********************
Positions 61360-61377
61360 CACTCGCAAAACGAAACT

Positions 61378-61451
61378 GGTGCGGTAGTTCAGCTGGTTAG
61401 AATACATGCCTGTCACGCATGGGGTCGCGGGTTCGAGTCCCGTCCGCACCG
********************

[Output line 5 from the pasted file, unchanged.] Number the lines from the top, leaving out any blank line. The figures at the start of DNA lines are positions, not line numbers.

61401 AATACATGCCTGTCACGCATGGGGTCGCGGGTTCGAGTCCCGTCCGCACCG